Tasting Memories

My cousin taught Ivy and I how to make deer hunter candy this weekend.

Only handed out to deer hunters during the gun season, the recipe is simple: equal parts of four ingredients, covered in chocolate, cut into slices and wrapped in wax paper.

We made the traditional treat together laughing and snitching bits as we did so and then, of course, we had to sample the final product. We wouldn’t want to give all those cold hunters a sub-par product.

I ate a few pieces but I still remember Grandma telling me I wasn’t to take any candy, it was only for the hunters. She didn’t reprimand often and her corrections stuck.  I still had a twinge of guilt when popping a piece into my mouth and it came with memories of Grandma’s scolding so vivid I could taste them on my tongue.

Some people scoff at tradition but I’m sure I wasn’t the only one who tasted memories when we handed out that peanut butter treat.

Ivy’s First Deer

I’ve been completely negligent.

My eldest daughter did something she’s never ever done before and I didn’t even mention it… for weeks.

Ivy shot her first deer! 

My brother Tyler was her mentor and the two of them had a great time together getting ready for the season. Tyler says it’s the most excited he has been for deer hunting in years. And then Ivy shot her first deer, using a crossbow, with her uncle by her side coaching her through it.

It’s a bit of a surreal mothering experience. As much as I’ve been around and about deer hunting and as much as I’ve shot guns and gone bird hunting and butchered deer, I’ve never been an actual deer hunter. But I can tell you it’s a proud moment to watch a kid go off and do something you’ve never done. Especially when they come back full of grins, a cooler of food for the freezer (Thanks again for that Tyler!) and announcing that they want a “real” bow for next year.

Character Building

Deer hunting is a great time of year to have children experience the joy that comes with survival.

Taking a two-hour hike through the woods, falling in a freezing swamp, possibly getting lost but getting back on track.  Finally arriving at the house with boots full of swamp water, soaked and shivering to jump straight into the sauna. And then, once thawed, telling stories of deer jumping up out of the bushes closer than they’d ever seen, helping the hunters find a down deer, and the pride that came with knowing they helped the hunt.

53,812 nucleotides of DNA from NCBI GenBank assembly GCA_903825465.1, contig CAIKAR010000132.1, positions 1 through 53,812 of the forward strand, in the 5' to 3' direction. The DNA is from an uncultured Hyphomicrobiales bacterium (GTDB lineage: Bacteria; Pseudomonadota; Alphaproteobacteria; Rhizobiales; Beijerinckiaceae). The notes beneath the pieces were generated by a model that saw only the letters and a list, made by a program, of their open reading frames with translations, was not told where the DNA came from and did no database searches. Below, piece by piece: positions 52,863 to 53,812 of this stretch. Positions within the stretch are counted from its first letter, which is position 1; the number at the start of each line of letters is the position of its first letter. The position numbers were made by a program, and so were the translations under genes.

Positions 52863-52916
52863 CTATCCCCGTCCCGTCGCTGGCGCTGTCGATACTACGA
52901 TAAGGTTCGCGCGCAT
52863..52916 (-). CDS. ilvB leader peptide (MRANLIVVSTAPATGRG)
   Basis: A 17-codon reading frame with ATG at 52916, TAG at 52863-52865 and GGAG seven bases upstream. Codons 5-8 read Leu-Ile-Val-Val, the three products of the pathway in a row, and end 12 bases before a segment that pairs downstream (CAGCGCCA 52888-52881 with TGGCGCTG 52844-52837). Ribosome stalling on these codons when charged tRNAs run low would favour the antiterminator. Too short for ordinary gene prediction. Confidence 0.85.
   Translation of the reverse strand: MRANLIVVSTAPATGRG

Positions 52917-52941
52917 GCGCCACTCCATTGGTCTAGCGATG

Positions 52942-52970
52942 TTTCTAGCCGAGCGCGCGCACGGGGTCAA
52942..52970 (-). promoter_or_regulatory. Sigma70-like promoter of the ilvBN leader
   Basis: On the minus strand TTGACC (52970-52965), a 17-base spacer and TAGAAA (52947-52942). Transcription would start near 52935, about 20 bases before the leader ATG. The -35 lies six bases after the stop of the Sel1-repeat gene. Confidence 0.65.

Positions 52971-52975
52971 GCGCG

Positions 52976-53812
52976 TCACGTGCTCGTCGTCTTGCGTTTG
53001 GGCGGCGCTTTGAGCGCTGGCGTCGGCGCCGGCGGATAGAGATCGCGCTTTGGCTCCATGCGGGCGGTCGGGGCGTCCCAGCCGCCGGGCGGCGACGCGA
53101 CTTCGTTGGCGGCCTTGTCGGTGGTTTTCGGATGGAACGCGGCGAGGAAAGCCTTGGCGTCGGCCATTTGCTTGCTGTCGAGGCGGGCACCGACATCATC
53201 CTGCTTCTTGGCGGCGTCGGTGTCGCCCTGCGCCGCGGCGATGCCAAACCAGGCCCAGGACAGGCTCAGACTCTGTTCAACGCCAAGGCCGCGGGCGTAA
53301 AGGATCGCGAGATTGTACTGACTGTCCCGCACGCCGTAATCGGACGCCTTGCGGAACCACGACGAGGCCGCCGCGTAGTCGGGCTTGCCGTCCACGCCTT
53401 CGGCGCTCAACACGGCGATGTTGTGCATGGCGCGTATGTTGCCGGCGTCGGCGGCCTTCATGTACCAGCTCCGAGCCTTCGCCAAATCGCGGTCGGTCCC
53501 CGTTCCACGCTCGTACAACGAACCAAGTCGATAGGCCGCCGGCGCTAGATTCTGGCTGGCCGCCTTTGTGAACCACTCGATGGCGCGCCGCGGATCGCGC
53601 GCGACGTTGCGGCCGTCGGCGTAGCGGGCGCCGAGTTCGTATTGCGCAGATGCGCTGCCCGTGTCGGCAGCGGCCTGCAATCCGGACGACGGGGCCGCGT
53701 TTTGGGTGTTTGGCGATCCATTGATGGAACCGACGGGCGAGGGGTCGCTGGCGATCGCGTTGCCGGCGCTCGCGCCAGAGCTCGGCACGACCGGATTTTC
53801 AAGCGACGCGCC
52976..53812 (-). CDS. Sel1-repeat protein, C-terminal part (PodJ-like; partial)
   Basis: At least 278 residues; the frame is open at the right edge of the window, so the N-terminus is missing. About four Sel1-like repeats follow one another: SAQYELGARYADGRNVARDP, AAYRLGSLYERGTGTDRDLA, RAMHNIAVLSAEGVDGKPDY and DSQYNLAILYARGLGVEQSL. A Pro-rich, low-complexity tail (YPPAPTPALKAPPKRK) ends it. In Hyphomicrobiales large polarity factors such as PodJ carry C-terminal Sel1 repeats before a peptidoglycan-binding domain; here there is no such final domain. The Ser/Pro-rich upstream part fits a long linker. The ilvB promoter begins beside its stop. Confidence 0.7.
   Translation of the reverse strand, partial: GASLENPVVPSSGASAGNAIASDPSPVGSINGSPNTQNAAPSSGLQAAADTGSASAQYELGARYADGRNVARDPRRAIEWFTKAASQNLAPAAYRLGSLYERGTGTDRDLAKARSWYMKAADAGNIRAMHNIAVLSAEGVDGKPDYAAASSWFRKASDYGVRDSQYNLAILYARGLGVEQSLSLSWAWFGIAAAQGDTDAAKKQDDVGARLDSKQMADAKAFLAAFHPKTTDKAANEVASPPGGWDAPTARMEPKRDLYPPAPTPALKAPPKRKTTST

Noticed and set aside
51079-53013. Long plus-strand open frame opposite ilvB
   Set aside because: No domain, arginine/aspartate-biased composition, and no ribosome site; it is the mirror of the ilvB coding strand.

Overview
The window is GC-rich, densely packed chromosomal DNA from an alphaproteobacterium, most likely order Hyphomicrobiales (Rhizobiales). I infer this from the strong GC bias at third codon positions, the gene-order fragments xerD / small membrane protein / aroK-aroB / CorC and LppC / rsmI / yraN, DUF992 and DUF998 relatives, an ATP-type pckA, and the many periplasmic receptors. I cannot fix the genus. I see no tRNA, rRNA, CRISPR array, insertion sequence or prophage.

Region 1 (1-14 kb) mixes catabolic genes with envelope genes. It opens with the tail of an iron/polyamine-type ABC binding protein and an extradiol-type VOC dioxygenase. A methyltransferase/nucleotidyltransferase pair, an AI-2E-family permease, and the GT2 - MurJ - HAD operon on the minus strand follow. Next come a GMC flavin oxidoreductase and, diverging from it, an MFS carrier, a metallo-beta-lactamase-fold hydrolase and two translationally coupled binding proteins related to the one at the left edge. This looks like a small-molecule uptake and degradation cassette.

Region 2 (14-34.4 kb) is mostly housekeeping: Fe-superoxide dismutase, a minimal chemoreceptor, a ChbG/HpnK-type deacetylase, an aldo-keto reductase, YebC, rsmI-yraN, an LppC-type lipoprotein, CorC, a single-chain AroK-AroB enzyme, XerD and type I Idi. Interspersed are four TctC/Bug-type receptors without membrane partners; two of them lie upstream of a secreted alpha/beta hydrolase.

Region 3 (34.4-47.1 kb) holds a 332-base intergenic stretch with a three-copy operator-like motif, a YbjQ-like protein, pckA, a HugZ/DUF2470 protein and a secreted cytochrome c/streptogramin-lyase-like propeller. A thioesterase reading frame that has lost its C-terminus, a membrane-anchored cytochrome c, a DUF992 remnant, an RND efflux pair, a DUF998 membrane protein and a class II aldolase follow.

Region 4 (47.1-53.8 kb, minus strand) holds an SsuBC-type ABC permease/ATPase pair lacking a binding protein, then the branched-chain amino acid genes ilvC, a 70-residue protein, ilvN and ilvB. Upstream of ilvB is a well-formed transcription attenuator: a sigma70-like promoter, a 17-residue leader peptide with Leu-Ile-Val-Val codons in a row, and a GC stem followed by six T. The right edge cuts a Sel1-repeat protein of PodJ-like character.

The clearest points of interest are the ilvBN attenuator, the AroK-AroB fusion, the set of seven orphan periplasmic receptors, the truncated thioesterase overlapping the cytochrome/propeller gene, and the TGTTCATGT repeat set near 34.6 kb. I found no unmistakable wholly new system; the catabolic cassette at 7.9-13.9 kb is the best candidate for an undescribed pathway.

Sure, it was cold, and hard and painful but they did it and that comes with it’s own special joyIvy and Clara

Don’t believe me?

Ask them about helping on the deer drive. They’ll start talking a mile a minute about the terrors of the hike – but they’ll be smiling.

Also we processed the six deer from yesterday’s drive today and  I didn’t include a single dead deer or meat picture in this post.

You’re welcome. 

Frozen Fingers and Wide Smiles

My shoulders sag as the heat seeps in and the tension flows out. Then, just as I sigh with relief my teeth clench and eyes squint against the pain as feeling comes back to my numb fingers. I hold them in the bucket of hot water until the pain subsides and they are warm again. “Ow! Ow! Ow!” Half in pain, half in sympathy with my cousin who is doing the same in a bucket of her own. Giggles mix in with the “Ows,” and we remove our dripping fingers wiping them dry as we bounce around trying to feel our toes. I can only feel two of the ten I know should be down there. So I jump up and down on the cold cement floor and laugh and tease until the next half-frozen hunk of meat lands on my cutting board.

I dive back in, trimming and cutting, turning a leg of deer into a roast, stew meat, hamburger, with a bit of suet set aside for the birds. I listen to recipe ideas from my uncle, tease my mother, catch up with my aunt and dive for the bucket of hot water every few minutes when I can no longer feel my thumbs. In the rays of sun that feel like they almost warm the garage, we compare fingers to see whose are whit-er, blue-er, cold-er and I laugh and work alongside my cousins and husband. I run to the house for more hot water and bring back one of the kids to learn to cut strips of meat for the grinder, label a package of hamburger and the importance of bringing candy and hot drinks to the workers.

The hours pass and the cold seeps deep into us, just as pervasive as the ever-present smiles on our faces, until finally, the job is done for the year. Freezer ready packages are loaded into cars as hugs are given all around. Back in the warm house, Grandpa tells us we must have sisu to have been working in the cold so long.


I think about it on the long drive home with the kids sleeping in the back and the heater blaring in the front. I think about it now, hours later when my fingers are still burning from the freeze/thaw cycles they endured.  But my cheeks still hurt from smiling too. It might be sisu that keeps us out there in the cold, but only because it runs in the family.



My Dad’s side of the family is Finnish and sisu is one of those non-translatable words.  I went searching online and liked how Finlandia University defined it:

“Sisu (pronounced – see’-soo) is a unique Finnish concept. It is a Finnish term that can be roughly translated into English as strength of will, determination, perseverance, and acting rationally in the face of adversity.

Sisu is not momentary courage, but the ability to sustain that courage. It is a word that cannot be fully translated. It defines the Finnish people and their character.  It stands for the philosophy that what must be done will be done, regardless of cost.”

Three Cheers For Meat!

It wasn’t intentional, raising such a meat lover. It just sort of, happened.